The Department of Energy's ARPA-E (Advanced Research Projects Agency--Energy) has just doled out its fourth round of funding, and $30 million is going toward the ambitious goal of trimming the cost of biofuels by 50 percent. PETRO, or Plants Engineered to Replace Oil, looks to breed or genetically modify plants that boost energy-per-acre by boosting their abilities to capture and convert solar energy.
The problem with biofuels is that they can actually cost more in energy to produce than they end up yielding in BTUs, delivering a poor return (sometimes a negative return) on energy investment over the course of a given acre's life cycle. Then there's food prices that must be taken into consideration; crops like corn, when used to make ethanol, are removed from the food supply. That can cause price spikes, which tend to cause problems ranging from famine to civil unrest.
PETRO will try to optimize plants for energy capture and conversion, so more energy is absorbed, stored, and converted to final fuel products than is being extracted from current biomass crops. To quote ARPA-E:
ARPA-E seeks to fund technologies that optimize the biochemical processes of energy capture and conversion to develop robust, farm-ready crops that deliver more energy per acre with less processing prior to the pump. If successful, PETRO will create biofuels for half their current cost, finally making them cost-competitive with fuels from oil.
If it works, new breeds of plants (and GM biofuel crops) could help the U.S. meet its mandate to manufacture 36 billion gallons of biofuels by 2022 (up from about a third of that today).
Notwithstanding the problem of negative yield the following part is very funny: "Then there’s food prices that must be taken into consideration; crops like corn, when used to make ethanol, are removed from the food supply."
So, to make it straight, using corn is bad because it impacts the food supply while using the land previously dedicated to grow corn isn't.
Now, we might use land not currently dedicated to agriculture but it will increase costs and will have other negative environmental effects.
Perhaps this bio fuels idea is not that good after all....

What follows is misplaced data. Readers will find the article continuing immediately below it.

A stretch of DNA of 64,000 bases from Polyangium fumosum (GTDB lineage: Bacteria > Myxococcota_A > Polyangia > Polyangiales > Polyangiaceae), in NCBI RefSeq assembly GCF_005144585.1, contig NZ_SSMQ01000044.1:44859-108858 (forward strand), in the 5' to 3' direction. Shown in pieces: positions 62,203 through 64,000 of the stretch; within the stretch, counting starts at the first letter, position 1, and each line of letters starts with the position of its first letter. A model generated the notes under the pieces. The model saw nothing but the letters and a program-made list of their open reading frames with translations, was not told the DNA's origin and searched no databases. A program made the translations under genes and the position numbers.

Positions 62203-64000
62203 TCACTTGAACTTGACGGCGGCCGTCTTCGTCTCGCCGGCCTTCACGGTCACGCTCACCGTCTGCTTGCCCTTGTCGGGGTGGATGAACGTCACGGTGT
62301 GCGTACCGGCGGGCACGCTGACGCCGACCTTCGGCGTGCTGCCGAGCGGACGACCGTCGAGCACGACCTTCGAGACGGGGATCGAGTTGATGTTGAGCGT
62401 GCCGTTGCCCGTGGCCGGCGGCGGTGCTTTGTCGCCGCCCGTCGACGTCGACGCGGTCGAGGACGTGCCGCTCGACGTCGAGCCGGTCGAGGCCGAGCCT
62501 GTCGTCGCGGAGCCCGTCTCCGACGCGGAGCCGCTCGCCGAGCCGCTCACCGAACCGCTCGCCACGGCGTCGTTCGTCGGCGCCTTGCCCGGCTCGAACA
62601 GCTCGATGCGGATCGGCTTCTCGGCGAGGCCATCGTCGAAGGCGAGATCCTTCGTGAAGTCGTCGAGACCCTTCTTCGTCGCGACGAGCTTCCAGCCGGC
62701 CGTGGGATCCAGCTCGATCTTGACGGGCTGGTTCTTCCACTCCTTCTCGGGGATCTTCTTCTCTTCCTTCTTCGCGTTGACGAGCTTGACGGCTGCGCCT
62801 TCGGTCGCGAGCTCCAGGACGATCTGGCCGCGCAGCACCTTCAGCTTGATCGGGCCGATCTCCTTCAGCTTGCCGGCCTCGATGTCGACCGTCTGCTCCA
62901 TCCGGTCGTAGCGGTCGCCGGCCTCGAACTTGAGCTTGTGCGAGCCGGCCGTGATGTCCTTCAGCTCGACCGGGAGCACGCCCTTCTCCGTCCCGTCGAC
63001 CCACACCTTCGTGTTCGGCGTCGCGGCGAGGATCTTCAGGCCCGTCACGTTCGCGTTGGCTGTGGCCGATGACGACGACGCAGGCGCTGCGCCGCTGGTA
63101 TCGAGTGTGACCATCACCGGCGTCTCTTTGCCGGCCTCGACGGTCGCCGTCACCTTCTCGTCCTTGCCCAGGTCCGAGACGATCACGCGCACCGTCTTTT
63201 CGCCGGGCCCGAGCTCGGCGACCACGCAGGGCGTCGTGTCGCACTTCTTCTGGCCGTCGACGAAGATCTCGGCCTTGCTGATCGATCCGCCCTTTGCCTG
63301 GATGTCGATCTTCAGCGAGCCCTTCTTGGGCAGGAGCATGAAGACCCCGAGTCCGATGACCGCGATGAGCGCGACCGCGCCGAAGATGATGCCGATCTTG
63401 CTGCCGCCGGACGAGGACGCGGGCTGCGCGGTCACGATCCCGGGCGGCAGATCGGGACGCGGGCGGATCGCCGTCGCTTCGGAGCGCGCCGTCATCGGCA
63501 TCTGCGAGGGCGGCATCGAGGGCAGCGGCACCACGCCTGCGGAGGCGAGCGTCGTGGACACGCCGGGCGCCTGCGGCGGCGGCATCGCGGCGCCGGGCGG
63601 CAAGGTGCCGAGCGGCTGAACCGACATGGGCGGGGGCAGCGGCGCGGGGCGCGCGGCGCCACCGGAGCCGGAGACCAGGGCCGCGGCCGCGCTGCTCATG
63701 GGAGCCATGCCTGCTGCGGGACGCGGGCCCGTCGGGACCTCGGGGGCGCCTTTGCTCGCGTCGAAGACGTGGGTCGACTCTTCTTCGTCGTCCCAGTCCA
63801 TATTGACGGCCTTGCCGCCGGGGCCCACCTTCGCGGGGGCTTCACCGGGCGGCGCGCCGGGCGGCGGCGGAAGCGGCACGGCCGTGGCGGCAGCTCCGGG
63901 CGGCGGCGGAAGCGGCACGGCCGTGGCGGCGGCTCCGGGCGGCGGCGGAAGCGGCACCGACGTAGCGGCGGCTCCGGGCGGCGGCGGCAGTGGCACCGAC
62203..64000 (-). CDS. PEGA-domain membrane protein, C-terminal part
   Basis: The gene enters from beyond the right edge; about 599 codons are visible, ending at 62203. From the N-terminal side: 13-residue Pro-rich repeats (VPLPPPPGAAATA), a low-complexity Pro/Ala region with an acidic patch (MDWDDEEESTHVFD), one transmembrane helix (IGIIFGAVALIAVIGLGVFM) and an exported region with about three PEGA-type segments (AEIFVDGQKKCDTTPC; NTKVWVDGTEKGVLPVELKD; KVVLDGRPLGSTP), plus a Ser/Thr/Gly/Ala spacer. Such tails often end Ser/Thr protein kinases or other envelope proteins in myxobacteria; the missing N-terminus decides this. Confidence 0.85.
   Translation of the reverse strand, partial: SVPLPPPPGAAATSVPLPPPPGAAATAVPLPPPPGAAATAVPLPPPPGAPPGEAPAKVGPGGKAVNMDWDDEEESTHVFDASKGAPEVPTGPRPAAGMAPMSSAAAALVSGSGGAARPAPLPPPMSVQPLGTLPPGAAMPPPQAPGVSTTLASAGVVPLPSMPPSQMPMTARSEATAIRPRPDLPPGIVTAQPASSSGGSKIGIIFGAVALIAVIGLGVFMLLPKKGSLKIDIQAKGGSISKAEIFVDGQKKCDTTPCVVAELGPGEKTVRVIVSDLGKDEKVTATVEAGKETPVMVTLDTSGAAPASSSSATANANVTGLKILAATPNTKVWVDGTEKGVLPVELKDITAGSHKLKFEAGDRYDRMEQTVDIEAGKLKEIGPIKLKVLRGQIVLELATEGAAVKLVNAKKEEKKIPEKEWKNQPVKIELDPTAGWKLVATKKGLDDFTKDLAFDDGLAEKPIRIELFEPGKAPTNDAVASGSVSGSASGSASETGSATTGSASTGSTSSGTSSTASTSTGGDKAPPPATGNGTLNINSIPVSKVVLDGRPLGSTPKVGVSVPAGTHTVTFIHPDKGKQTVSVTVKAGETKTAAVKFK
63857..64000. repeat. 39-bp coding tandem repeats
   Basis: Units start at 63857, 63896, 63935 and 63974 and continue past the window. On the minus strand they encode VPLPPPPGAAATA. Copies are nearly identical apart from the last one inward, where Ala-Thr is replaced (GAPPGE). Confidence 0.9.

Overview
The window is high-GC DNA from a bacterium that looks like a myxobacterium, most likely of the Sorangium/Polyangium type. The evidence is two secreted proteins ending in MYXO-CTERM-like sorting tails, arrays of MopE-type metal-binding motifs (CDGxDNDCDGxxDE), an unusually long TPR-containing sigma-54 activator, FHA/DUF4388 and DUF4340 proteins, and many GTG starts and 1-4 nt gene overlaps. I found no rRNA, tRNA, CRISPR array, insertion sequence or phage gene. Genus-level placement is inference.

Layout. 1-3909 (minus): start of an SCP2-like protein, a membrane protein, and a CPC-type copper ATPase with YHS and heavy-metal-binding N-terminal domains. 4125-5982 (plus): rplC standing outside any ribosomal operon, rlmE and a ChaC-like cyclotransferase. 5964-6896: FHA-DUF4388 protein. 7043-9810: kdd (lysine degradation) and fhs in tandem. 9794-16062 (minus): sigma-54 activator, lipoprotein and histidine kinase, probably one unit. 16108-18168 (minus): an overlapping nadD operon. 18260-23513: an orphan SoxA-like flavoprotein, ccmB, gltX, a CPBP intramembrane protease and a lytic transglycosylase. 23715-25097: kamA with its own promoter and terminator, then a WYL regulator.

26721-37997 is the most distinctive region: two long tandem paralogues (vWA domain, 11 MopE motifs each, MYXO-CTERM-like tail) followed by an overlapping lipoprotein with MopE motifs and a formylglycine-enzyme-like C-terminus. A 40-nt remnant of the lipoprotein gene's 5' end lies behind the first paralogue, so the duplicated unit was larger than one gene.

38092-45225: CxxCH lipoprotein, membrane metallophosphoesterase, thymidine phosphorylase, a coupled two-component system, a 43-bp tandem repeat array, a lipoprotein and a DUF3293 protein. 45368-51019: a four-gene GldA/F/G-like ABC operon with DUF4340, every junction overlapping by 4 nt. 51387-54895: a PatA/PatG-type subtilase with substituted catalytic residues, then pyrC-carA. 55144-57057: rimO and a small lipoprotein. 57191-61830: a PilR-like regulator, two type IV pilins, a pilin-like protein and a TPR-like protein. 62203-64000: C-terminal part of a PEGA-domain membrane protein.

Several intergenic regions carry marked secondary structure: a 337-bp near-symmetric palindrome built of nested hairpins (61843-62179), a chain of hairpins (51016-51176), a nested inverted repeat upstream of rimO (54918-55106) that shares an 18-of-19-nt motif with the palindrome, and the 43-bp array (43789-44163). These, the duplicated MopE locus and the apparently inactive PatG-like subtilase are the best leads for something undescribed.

I always wondered why they don't take sewage, and pump it down into old oil wells, treated to perculate into "biofuel" so that it can be pumped back out in a few years when done.
Think of it, they use sewage and garbage to perculate in containers to make biofuel. They pump water down into oil wells that have no more oil. Why not treat garbage and sewage to be pumped into the dry oil wells, even if it takes dozens of years to turn into some sort of biofuel or create a supply of methane, it's got to be better than pouring treated sewage into rivers, and filling "dry" oil wells with water.
They have had a way better solution to this problem for quite some time now. It’s called Algae. I doubt we will ever see that used unfortunately, since it’s so easy to grow it would drive the prices down and possible cause the oil company's not to have record breaking quarterly profits almost year after year.
- Darth Lithicus
I can't believe that even with the massive fuel crunch we are seeing on the horizon that we can't just face facts and look beyond what we've been told (lied to) about a certain pair of plants that consistantly out grows conventional crops, out performs paper and cotton while retaining cheaper per acre growth AND processing costs. It's seeds contain higher omega-3's and essential fatty acids than any other seed around. But no, it's still illegal because it has the horrible side effect of being used to get high, even though it causes less side effects on the user than tobacco or alcohol.
It was law when Washington was president that a certain acreage of this crop MUST be grown for rope and paper use as well as helping add nitrogen back into used soil when used as a rotation crop.